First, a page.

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Human Embryonic Cells Produce Insulin

A solution to diabetes is finally within reach, according to Geron Corporation, a US-based company that specializes in developing cures for the treatment of cancer and other degenerative diseases. The company has also pioneered the use of human embryonic stem cells for therapeutic claims. With the knowledge that human embryonic stem cells were found to produce insulin, Geron hand-in-hand with Canadian researchers, formulated a technique that restores insulin-producing cells in patients with Type l diabetes. They called this project the Edmonton Protocol. Geron is now working on purifying and perfecting these cells and testing them on animals.

According to researchers, these cells produce islet-like clusters which resemble the insulin-producing cells in the pancreas. In lab dishes, these cells produced three of the major hormones produced by islet cells namely: insulin, glucagon and somatostatin. These cells, when injected with high levels of glucose, secreted insulin – something that they are supposed to do in the body.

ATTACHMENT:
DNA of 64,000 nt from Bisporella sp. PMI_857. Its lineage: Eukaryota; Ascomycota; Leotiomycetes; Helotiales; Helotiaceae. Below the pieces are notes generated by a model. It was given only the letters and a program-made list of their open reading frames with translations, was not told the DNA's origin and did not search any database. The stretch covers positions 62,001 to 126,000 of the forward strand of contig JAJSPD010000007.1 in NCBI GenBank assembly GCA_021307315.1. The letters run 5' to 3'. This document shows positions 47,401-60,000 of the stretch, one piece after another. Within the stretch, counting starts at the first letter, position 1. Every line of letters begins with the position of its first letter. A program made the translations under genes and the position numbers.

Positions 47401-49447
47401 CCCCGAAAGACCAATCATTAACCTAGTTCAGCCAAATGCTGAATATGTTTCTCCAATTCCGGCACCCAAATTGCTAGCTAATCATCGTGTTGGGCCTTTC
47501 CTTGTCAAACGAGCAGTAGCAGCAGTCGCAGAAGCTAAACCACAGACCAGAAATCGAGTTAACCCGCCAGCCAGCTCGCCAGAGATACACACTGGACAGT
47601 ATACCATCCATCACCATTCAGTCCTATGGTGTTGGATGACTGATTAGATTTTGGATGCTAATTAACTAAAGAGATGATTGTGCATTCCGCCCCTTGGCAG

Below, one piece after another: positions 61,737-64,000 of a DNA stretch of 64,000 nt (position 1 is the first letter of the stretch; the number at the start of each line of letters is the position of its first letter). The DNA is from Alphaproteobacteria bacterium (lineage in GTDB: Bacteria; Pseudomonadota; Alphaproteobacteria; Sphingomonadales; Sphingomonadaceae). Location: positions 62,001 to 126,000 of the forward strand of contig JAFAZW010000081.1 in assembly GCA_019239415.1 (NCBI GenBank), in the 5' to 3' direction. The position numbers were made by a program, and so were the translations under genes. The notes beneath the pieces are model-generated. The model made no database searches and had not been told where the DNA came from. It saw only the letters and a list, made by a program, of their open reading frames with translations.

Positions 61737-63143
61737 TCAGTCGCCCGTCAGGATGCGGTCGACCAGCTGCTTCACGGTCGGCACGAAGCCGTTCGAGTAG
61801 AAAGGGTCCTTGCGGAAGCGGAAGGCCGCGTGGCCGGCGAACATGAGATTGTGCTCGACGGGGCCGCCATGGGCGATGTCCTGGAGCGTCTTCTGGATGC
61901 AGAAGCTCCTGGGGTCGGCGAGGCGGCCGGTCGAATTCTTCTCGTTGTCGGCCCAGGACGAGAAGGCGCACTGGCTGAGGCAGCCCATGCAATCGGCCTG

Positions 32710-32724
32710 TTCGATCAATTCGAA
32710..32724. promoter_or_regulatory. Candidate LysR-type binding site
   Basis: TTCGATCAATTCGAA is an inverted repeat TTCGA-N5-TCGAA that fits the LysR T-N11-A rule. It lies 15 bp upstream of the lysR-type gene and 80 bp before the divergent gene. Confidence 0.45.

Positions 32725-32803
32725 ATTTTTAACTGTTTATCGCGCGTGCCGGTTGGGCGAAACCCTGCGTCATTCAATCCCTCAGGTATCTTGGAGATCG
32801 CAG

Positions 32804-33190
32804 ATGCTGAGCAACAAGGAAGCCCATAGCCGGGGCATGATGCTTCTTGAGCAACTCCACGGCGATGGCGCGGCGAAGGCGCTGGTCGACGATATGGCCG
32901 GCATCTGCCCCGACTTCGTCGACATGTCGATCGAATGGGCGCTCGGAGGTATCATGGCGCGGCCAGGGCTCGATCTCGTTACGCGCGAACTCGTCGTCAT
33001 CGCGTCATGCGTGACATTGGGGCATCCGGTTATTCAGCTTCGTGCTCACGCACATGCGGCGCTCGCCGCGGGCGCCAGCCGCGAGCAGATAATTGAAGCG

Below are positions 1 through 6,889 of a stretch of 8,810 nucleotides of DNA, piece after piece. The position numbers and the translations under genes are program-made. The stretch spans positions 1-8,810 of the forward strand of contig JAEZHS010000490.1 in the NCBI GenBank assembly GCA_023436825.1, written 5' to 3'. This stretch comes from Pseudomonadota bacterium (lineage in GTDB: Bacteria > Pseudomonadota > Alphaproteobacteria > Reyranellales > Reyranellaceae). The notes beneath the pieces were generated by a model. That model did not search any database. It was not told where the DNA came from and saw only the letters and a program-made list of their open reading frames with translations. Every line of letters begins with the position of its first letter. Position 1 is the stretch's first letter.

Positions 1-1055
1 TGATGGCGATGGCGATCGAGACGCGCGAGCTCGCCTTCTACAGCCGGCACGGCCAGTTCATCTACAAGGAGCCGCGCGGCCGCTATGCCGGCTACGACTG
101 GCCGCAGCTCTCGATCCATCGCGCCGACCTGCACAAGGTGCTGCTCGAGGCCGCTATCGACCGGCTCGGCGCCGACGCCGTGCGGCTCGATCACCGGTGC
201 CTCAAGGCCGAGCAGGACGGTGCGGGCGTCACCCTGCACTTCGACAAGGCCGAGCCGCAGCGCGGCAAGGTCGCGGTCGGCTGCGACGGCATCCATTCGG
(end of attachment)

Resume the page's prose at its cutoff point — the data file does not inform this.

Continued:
Stem cells, specifically from human embryos (since they are considered as the most flexible) are hopefully being turned into desired pancreatic cells, and Geron has been pioneering in working on this study. In an official statement, Geron President and Chief Executive Officer Dr.Thomas Okarma said, “It is the work published today that demonstrates the potential of human embryonic stem cells to enable the ready availability of uniform, functional islet cells for therapeutic administration.”

However, use of human embryonic cells is a huge controversy because a lot of people oppose, on moral grounds, the use of human embryos as a source of the cells in question.

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